I'm sure you pick up on the difference.
Quentin Tarantino, for example, has become known for assembling obsurities and forgotten hits into his soundtracks that capture the mood he wants to create. Yet his soundtracks are for the most part compilations and not original. April March's incredible "Chick Habit," to mention just one song that has become linked with Tarantino's musical curation, was originally released 12 years before it was used in Death Proof. And, you know, "Stuck in the Middle With You" wasn't original to the Reservoir Dogs soundtrack, either.
What QT does is interesting, and sometimes maddening, but it's not what I'm talking about here.
I'm not talking about The Singles soundtrack, or The Graduate's, or the one to Clerks. Great music in all of these, and pretty much groundbreaking across the board for their use of the music in a film context, yes. But the music contained in the soundtrack was not original to the film.
What I want to talk about here are the few original motion picture soundtracks that have gained a fame separate and apart from the movie they were designed to score.
I've written about how the album assembled from Tangerine Dream's score to Sorcerer may actually be their best; I know for a fact that Friedkin's movie is fantastic, yet the sountrack is to my mind, both better and more significant.
And I think this rare case--original soundtrack outshining the movie--may be what we have with Jim Jarmusch's Only Lovers Left Alive.
Only Lovers has its flaws, too. Jarmusch's films always look great, and his new one is no different. Set in both Detroit and Tangier, the film presents Detroit as a dark and nearly abandoned landscape, in gorgeous ruin, a space ten times too big for its current bedraggled population. And the Old City of Tangier looks exactly like what it is: 2500 years old, full of mysterious alleyways and tunnels slithering through the sandstone buildings.
Yet as gorgeous as this vampire movie is, it's not much for plot.
It's not surprising that Jarmusch has finally made a vampire movie. Ever since The Lost Boys, Western pop culture has varnished the older vampire tropes with a thick patina of cool. And Jarmusch has always of course been obsessed with cool.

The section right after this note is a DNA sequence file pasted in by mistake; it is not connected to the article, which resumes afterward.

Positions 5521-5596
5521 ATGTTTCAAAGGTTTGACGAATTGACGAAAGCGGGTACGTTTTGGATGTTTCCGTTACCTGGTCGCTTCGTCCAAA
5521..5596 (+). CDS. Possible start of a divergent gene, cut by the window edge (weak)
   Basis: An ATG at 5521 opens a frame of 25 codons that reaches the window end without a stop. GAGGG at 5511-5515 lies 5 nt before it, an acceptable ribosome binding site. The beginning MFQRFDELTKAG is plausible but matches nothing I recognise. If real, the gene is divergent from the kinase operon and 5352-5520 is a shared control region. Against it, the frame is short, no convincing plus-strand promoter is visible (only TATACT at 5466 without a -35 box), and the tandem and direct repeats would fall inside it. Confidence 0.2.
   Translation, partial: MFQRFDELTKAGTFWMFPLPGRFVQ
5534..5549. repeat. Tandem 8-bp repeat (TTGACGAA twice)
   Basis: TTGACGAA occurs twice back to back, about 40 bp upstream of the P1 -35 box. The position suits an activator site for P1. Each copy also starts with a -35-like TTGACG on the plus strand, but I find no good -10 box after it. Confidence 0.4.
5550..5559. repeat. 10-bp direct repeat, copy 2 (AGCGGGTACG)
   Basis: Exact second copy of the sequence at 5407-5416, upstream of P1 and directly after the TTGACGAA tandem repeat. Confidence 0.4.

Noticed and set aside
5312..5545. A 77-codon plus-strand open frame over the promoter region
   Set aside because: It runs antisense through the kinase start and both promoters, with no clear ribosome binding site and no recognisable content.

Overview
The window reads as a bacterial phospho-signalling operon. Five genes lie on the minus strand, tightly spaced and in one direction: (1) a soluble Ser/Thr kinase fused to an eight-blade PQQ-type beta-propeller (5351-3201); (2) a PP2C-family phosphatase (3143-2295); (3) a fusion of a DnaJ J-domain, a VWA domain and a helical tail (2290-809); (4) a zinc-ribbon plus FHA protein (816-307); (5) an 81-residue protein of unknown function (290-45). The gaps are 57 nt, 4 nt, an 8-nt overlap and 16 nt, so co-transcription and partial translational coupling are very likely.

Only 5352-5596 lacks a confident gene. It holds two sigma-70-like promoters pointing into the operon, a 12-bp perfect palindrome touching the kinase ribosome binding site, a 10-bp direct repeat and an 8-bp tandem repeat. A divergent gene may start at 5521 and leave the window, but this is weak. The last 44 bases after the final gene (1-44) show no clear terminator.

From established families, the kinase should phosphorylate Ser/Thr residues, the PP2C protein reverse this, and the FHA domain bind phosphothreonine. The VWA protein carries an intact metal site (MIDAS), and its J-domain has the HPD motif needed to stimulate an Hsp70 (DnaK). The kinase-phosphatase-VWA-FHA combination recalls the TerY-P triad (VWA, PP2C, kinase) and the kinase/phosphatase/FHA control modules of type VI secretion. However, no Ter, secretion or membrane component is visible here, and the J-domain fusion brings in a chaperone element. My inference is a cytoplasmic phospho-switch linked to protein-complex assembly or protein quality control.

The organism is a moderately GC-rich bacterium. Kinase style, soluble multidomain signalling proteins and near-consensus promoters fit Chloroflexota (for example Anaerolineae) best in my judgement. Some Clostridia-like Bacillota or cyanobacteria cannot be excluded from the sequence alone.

Tilda Swinton and Tom Hiddleston by turns have it all down pat: the dark shades, the even darker clothes, the buzz-music, the world-weariness, the name- and relic-dropping, the contempt for the squares.
Adam with his collection of stringed instruments and Eve with her books (and Christopher Marlowe with his notoriety) are certainly a solid foundation for any movie Jarmusch may have cared to make. Plus vampires, right? But each time a fragment of plot threatens to break out, Jarmusch's script squashes it flat.
Listen: your movie can't just be a music video, and your characters can't simply be receptacles for cool. A story might be nice, but there has to be more.
In a way, though, I guess, there is something more. There is the soundtrack album. Along with a Dutch lute player* by the name of Jozef van Wissem, the music for Only Lovers is played by SQÜRL, a band led by Jarmusch himself. And the music is such a success that the cynic in me wonders whether Jarmusch made the film as a vehicle for the music, rather than the other way around.
The movie begins with montages of our two characters as they go about their separate jaded ways in their separate jaded rooms, with the band's version of Wanda Jackson's "Funnel of Love" swirling as the camera swirls. Guitars highly distorted by wah-wah and fuzz pan across the soundfield as a woman by the name of Madeline Follin alternately howls and warbles. It's tremendous, and from there, in the manner of an extended music video, the movie sews together bits of Eastern-ish drone, doom, infinite delay postrock, and yes, Elizabethan lute into a collage that, when completed, easily outshines the movie it was created for.
I have reservations about Jarmusch's movie, but none whatsoever about his music. I believe that the Only Lovers Left Alive original soundtrack is not only one of the best albums I heard in 2014, it is one of the best original soundtracks ever made.
File Under: Vampire Blues, 2014
*And isn't this a nice Elizabethan touch, in a movie that features Christopher Marlowe in a supporting role? (Return)